Dear OncoLink "Ask the Experts,"
I need some information (opinion and biomedical literature) about:
I have a patient with a specific problem (Hodgkin's disease)! He had a "mass" in right ventricle, accidentally discovered. After IV chemotherapy, it disappeared after a few months?! I want to know whether the complication is due to the chemotherapy, or to the underlying disease ! If possible...
- The metastatic involvement of cardiac structures in Hodgkin's and non-Hodgkin's lymphomas
- The cardiac complications with treatment (chemotherapy and its possible impact to the heart by a direct toxic effect on the heart muscle).
I need some opinions and medical literature abouth this subject.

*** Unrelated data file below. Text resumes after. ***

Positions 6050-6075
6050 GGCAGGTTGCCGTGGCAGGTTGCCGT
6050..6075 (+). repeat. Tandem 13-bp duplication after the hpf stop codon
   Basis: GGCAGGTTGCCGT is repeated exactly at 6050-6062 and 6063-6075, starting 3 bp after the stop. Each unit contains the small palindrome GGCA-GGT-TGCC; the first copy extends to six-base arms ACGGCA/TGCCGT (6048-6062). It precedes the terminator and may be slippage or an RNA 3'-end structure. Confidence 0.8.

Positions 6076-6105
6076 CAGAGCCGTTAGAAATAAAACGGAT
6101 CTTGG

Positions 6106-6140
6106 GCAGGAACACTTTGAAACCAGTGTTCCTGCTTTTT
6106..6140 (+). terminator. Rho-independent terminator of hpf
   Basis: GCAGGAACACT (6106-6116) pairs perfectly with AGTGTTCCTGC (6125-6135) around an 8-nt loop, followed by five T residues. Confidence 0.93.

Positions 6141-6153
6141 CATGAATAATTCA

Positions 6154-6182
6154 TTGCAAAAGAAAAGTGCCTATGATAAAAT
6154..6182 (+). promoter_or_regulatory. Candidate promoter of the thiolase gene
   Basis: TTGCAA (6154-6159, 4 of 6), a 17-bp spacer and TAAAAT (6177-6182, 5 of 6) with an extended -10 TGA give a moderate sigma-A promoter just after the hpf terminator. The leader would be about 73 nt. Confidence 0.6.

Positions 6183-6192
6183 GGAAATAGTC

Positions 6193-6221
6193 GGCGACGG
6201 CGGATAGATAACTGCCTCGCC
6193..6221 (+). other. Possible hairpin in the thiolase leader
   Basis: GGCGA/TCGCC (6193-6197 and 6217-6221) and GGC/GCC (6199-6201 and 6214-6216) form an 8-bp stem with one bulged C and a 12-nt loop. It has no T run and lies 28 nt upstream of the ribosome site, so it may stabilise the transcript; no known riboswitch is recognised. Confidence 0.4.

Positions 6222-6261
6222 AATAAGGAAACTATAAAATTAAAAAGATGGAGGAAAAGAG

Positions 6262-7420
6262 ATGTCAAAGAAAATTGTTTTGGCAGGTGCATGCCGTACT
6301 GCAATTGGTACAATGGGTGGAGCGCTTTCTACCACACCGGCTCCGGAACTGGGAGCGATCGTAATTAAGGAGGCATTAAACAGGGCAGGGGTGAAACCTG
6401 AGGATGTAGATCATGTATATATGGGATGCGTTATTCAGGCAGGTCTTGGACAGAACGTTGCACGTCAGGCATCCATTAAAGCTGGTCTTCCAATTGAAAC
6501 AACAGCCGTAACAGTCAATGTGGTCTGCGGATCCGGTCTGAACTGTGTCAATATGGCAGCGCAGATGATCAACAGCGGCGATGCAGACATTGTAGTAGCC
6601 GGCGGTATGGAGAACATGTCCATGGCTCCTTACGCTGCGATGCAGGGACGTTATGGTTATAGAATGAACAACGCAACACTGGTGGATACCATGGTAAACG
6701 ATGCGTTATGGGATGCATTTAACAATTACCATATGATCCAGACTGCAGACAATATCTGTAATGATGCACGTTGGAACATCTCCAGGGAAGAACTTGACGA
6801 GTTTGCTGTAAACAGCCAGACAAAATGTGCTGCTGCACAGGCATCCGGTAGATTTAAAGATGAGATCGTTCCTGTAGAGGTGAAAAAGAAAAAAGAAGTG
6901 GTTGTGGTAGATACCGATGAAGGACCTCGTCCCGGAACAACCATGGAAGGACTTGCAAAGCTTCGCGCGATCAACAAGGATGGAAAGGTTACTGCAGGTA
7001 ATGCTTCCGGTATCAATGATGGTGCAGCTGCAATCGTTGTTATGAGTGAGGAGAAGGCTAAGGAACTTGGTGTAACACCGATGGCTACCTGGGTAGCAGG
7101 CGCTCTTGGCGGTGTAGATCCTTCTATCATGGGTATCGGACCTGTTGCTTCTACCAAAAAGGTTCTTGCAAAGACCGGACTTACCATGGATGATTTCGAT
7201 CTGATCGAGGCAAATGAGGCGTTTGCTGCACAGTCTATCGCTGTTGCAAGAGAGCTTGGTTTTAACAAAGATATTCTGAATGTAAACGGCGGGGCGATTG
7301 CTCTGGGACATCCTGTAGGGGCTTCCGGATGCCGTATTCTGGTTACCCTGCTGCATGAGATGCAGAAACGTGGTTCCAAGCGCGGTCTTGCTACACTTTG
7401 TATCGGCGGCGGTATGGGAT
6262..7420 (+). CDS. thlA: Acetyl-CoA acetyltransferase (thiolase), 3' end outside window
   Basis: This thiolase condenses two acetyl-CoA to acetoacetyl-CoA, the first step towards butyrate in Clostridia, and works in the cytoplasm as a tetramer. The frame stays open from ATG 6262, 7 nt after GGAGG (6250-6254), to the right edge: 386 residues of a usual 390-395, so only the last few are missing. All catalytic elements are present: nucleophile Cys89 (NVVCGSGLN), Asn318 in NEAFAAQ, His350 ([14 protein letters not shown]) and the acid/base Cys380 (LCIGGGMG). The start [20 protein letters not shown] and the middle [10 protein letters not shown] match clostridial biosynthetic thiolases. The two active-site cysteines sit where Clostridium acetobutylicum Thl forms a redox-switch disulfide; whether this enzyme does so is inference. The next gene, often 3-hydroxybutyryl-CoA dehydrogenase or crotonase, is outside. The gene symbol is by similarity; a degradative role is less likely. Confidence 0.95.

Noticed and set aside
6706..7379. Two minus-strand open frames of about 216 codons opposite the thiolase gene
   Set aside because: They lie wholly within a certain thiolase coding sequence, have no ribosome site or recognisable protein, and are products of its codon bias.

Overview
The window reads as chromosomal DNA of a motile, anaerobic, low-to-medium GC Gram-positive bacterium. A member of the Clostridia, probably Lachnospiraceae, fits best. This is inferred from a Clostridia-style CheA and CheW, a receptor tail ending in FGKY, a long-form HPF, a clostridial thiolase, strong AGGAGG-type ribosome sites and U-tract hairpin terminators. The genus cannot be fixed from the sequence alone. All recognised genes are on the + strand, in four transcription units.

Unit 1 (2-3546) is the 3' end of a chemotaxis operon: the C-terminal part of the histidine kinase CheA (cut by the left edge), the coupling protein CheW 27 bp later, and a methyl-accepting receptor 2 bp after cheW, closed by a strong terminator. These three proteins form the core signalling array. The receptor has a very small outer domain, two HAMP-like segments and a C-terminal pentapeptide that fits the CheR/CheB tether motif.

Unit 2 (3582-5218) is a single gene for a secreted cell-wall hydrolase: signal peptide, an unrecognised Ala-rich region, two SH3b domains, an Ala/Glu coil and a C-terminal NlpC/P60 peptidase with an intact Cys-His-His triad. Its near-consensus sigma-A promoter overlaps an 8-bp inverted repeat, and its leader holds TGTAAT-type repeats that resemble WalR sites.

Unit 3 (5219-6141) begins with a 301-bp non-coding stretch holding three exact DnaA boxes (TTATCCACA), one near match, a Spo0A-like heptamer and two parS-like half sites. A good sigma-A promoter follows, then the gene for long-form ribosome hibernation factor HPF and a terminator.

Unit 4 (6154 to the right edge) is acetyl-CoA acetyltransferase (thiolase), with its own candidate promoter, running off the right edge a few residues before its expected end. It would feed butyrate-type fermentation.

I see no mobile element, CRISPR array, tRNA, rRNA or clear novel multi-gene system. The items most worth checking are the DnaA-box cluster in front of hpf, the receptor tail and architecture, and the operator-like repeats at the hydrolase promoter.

Ken Blank, MD, and John Han-Chih Chang, MD, OncoLink Editorial Assistants, reply:
The treatment of lypmphomatous involvement of the heart is a challenging clinical situation. The medical and radiation oncologist need to work closely to formulate a plan of care that considers the goals of treatment (cure) and the potential toxicity of treatment to the heart.
In general, the principles of treatment remain the same as for lymphoma elsewhere in the body. Chemotherapy, radiation therapy and occasionally surgery are utilized in treatment. However, special care must be taken in patients with lymphoma of the heart to prevent permanent damage to the heart. Chemotherapy drugs used in lymphoma treatment, especially adriamycin, are known to be cardiotoxic (i.e., can damage the heart), and radiation of the heart can lead to myocarditis, pericarditis and valvular abnormalities.
The particluar circumstances of each case of must be examined individually.